Raleigh Divorce Law Firm
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PLEASE NOTE: Our office is open for business as usual but in these unprecedented times, the team at Raleigh Divorce Law Firm is taking proactive steps to protect our team, clients and colleagues as well as do our part to help slow the spread of COVID-19. We have taken measures to limit the number of people physically in the office and have been working with clients to handle meetings by phone and utilize other technological methods to communicate when necessary. Our office location does not share space with any other businesses so there is a limited amount of traffic in and out of the office. We sanitize our conference rooms after each use so they are clean and ready for the next client.

There are currently courthouse policies state-wide that involve the postponing of trial dates within the next thirty days and we are working diligently to make sure our existing clients are notified about this and to reschedule any affected court dates. We continue to remain committed to providing quality legal services. Our phone and computer systems have the ability to operate remotely, should that become necessary at any point in the future. Additionally, we utilize a secure network and have an IT team dedicated to protecting our client’s privacy and security while allowing our attorneys, paralegals, and staff the opportunity to work from home if needed.

If you are a current client of the firm or a prospective client, please be assured that we continue to have the ability to effectively represent you. Please feel free to call or email us anytime, and we will continue to be available to serve your needs.

How does child custody work in North Carolina?

If you and your spouse are ready to get divorced, you may be concerned with how to share time with your children once you are separated and no longer living in the same house. North Carolina's legal standard for determining custody arrangements is "the best interest of the child." As you can imagine, many divorcing couples have different ideas about what is in their child or children's best interests.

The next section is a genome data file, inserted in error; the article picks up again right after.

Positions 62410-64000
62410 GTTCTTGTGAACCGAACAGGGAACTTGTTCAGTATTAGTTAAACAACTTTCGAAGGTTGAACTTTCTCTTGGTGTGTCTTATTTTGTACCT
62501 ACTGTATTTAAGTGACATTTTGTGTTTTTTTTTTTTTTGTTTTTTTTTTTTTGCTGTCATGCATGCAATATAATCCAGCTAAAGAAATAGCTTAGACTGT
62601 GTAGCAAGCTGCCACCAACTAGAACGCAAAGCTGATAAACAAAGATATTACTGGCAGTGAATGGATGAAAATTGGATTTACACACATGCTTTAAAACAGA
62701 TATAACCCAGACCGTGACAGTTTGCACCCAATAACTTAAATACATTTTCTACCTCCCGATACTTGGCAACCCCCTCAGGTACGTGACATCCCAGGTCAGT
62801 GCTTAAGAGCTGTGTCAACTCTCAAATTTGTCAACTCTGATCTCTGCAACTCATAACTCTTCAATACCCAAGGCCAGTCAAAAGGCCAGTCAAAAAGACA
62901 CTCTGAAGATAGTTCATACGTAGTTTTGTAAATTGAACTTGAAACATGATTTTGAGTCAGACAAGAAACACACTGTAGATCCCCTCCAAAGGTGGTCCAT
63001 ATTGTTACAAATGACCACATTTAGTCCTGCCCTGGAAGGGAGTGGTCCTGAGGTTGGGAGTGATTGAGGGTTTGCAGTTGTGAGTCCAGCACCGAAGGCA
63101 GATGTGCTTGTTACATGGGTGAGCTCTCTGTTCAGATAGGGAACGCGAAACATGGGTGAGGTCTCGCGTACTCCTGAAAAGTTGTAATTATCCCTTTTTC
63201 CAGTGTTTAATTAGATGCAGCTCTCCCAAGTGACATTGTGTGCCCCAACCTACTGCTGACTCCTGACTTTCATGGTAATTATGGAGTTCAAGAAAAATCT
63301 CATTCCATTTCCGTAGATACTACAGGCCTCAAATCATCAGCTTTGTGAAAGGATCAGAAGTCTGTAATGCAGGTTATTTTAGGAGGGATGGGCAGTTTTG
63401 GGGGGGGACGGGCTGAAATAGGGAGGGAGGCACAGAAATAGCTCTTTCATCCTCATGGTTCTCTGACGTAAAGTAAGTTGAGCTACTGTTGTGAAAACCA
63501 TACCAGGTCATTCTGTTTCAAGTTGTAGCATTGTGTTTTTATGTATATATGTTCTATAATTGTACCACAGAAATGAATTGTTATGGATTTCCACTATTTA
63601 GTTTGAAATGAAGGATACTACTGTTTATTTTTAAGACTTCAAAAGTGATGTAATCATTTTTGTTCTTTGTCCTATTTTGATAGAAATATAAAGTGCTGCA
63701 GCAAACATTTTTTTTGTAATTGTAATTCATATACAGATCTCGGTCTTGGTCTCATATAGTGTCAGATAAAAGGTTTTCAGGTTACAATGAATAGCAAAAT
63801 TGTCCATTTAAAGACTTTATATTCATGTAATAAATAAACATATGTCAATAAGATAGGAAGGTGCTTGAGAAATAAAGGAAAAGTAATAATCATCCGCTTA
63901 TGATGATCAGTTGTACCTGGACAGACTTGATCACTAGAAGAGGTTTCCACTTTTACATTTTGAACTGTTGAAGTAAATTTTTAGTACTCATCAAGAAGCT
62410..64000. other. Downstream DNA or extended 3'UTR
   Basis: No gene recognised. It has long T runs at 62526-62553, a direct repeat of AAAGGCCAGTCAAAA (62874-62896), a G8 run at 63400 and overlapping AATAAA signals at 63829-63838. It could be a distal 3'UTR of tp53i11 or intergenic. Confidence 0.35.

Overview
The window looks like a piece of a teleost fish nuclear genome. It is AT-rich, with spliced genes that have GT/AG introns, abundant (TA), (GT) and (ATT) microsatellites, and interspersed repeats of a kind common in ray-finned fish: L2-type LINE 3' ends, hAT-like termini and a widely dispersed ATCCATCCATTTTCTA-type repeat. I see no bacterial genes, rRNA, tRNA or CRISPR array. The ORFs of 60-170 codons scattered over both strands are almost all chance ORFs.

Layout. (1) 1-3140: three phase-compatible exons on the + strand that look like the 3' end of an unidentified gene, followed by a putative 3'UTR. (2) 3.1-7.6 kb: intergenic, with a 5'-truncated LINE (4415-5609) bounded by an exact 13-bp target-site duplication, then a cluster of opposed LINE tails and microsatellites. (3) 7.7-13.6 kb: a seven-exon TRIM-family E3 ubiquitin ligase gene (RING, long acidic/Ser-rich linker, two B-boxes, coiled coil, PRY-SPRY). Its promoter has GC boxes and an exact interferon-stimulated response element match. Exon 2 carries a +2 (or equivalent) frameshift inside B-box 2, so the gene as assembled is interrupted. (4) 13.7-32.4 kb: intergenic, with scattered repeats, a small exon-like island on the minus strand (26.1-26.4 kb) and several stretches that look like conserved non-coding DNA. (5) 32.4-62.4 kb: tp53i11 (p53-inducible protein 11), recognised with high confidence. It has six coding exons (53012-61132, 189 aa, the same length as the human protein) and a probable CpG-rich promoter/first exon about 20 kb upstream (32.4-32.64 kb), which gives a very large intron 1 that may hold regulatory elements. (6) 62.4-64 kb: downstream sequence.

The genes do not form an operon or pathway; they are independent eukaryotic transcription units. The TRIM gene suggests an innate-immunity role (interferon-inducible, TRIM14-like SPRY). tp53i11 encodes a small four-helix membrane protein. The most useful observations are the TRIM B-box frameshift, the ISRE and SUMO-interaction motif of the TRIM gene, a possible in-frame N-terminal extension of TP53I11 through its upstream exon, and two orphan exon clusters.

People often get confused about what "legal custody" means as opposed to "physical custody." Legal custody refers to decision-making power when it comes to the child's medical care, education, religious upbringing and other important areas of the child's life. Physical custody refers to when the child will live with each parent.

Courts rarely grant sole legal custody to one parent, as it is generally accepted that both parents have the right to be involved in major decisions affecting the child. In regards to physical custody, a court's decision can be based on many factors, including each parent's ability to raise the child, the parent's work schedules, the child's needs and the living situation of both parents. If the child is old enough, the court may consider the child's preferences when making the final custody decision, although it is not advisable for children to be a part of custody litigation unless it is absolutely necessary.

In some cases, grandparents or other third parties may seek visitation rights to make sure they stay involved in the child's life after the divorce. Parties seeking visitation rights in North Carolina will need to meet certain requirements under the law, and if these are met, then the court must consider again what visitation would be in the best interest of the child.

Source: The trend towards 50/50 custody arrangements

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8341 Bandford Way, Suite 1
Raleigh, NC 27615

Phone: 919-256-3970
Fax: 919-256-3971
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